'Shine Like Sable' honors Mason fourth-grader who died of flu-related cardiac arrest

Posted: 9:24 AM, Apr 02, 2019

By: WCPO staff

A Mason brewery is helping to raise funds for the Shine Like Sable Foundation — created in honor of Western Row Elementary School fourth-grader Sable Gibson who died of flu-related cardiac arrest in February.

A donation event takes place Tuesday from 11 a.m. to 10 p.m. at Sonder Brewing at 8584 Duke Blvd. in Mason, according to an event Facebook page.

This month, the brewery is selling the Sonder “Givin’ on a Prayer” tap — a Lore Pale Ale. On Tuesday, 20 percent of proceeds from Lore sales benefit the Shine Like Sable Foundation, and 10 percent of Lore sales will benefit the foundation for the remainder of April. 

The foundation will focus on paying it forward with kindness with initiatives such as weekend food packs and support for teachers, according to the Prayers for Sable Gibson Facebook page.

The foundation was “formed to honor the memory of Sable Gibson who made it her mission to go above and beyond in order to help others,” according to one post.

Later this month the foundation will host an official kickoff to Shine Like Sable at the Kendra Scott store at Liberty Center. That event is from 5 p.m. to 8 p.m. on April 25. Again, 20 percent of sales during the event will benefit the foundation. 

During the April 25 event, participants can make purchases from The Sable Collection which features signature pieces designed by Sable’s mom, Holly. The items feature Sable’s October birthstones, according to an event page.

RSVP to the Shine Like Sable kickoff event by clicking here.

Anyone interested in donating to the foundation can send a check to:

  • 4479 Meadowbrook Lane

  • Mason, OH

  • 45040

  • Payable to Shine Like Sable


Parents of girl who died after flu diagnosis create foundation in her memory

Jatara McGee - Reporter WLWT 5

MASON, Ohio —

The heartbroken family of a Mason fourth-grader, who died just over one month ago, is using their grief to inspire change and make a difference.

Sable Gibson, 10, died in February after contracting influenza and strep throat.

Advertisement

Her parents talked with WLWT about how they are keeping her memory and legacy alive in an exclusive interview.

"It's still pretty fresh. It's not even been six weeks," said Holly Gibson, Sable's mother. "I can't even really imagine in 10 years that we'll feel any different. We just have such a hole in our hearts right now that will always be there."

The Gibson household is a little quieter these days, now missing the smallest and sixth Gibson sibling.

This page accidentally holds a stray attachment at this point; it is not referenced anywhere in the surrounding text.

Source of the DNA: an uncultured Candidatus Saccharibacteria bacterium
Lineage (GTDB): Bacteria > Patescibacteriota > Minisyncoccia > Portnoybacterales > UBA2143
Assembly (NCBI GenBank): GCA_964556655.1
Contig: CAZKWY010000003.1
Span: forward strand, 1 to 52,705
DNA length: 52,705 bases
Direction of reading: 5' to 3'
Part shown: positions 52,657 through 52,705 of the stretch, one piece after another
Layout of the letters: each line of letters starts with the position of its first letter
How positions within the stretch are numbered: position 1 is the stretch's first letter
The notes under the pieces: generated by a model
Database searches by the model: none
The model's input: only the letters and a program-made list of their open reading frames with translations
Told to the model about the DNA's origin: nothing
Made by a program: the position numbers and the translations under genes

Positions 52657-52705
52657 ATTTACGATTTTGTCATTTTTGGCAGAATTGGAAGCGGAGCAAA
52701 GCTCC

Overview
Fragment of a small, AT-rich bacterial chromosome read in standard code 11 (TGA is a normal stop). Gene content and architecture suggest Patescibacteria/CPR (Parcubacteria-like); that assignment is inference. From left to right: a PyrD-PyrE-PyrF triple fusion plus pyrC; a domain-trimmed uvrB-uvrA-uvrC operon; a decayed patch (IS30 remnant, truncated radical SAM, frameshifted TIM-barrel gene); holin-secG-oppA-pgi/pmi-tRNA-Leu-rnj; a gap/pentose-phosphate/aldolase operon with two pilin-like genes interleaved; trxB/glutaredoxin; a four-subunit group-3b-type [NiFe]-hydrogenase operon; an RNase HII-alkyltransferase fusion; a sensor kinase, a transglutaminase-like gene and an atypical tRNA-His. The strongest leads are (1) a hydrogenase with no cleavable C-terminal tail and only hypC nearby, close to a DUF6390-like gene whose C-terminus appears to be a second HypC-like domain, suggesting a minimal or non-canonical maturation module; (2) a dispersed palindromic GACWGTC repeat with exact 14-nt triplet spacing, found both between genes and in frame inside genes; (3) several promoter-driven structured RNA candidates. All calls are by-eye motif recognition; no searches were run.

"You get lost in your own grief," said Sable's father, Scott Gibson. "We're learning to be more generous and more intentional, which is what Sable already was. Even at 10 years old, she was way more generous than I am. She was way more intentional and didn't even know it."

Monday was particularly emotional. It was the birthday of one of Sable's closest friends, Bella. She and three of Sable's other best friends visited the Gibsons for a birthday party. It marked the first birthday Sable was not able to attend.

"So how many times have you brought up Sable's name today?" Holly asked the girls.

Scott Gibson said seeing the group is one of the most difficult parts, because he sees so much of his daughter in her friends.

"We're not OK ... We'll never be OK," Scott Gibson said. "We'll never forget her. She'll always be a part of our lives. Unfortunately, we know we have to move on. It's hard," he said through tears.

Her parents say Sable was easy to be proud of, easier to love and impossible to forget. They have shed many tears and have been on the receiving end of many hugs and prayers, as well as thousands of greeting cards, some from complete strangers.

Now, they're launching a charity effort that mirrors the acts of kindness for which Sable was well known. They are naming it the Shine Like Sable Foundation and beginning fundraising efforts immediately.

"It gives us a chance to see some good come out of this, if there is any," Holly Gibson said.

Scott Gibson said they will fundraise and volunteer for any cause they see fit and already have several in mind. The foundation is modeled after Sable's selflessness, kindness and what her father calls a "sixth sense for caring and helping people."

"As soon as we get it, it's our desire to ... let's get rid of it and keep that as close to zero as the bank will allow us to," he said. "That's our goal."

A board, made up of businessmen and women and parents in the community, will oversee the foundation.

"So this keeps her memory alive," Holly Gibson said. "Helps. Little reminders along the way."

The Gibsons plan to use money raised through the foundation to give back to Children's Hospital and child life specialists at the hospital, send backpacks of food home to children in need, fund a therapy dog at a Mason library and send at-risk children to Kings' Island, among other goals.

Several fundraisers have already been announced.

At Sonder Brewing in Mason, there is a fundraiser from 11 a.m. to 10 p.m. Tuesday.

The official kickoff fundraiser is scheduled at Kendra Scott in Liberty Center from 5 p.m. to 8 p.m. April 25.

The foundation is also selling t-shirts, sweatshirts and other apparel on the 'Prayers for Sable Gibson' Facebook page through April 30th. Additional fundraisers and events will also be posted on the page.

Anyone interested in donating to the foundation to send a check payable to "Shine Like Sable" to 4479 Meadowbrook Lane Mason, Ohio, 45040. The Gibsons expect the option to donate electronically to be available by the end of the week.

"It really is shine like Jesus," Holly Gibson said. "It's a daily reminder to do that, but I think everyone can remember Shine Like Sable, too."

Death of 4th grader after flu has family creating fund to help others

Brian Hamrick - Reporter WLWT 5

MASON, Ohio —

An idea to help other people has risen from a tragedy that devastated a Mason family.

Sable Gibson, who was a healthy and active 10-year-old, died in February after getting the flu and strep throat.

Advertisement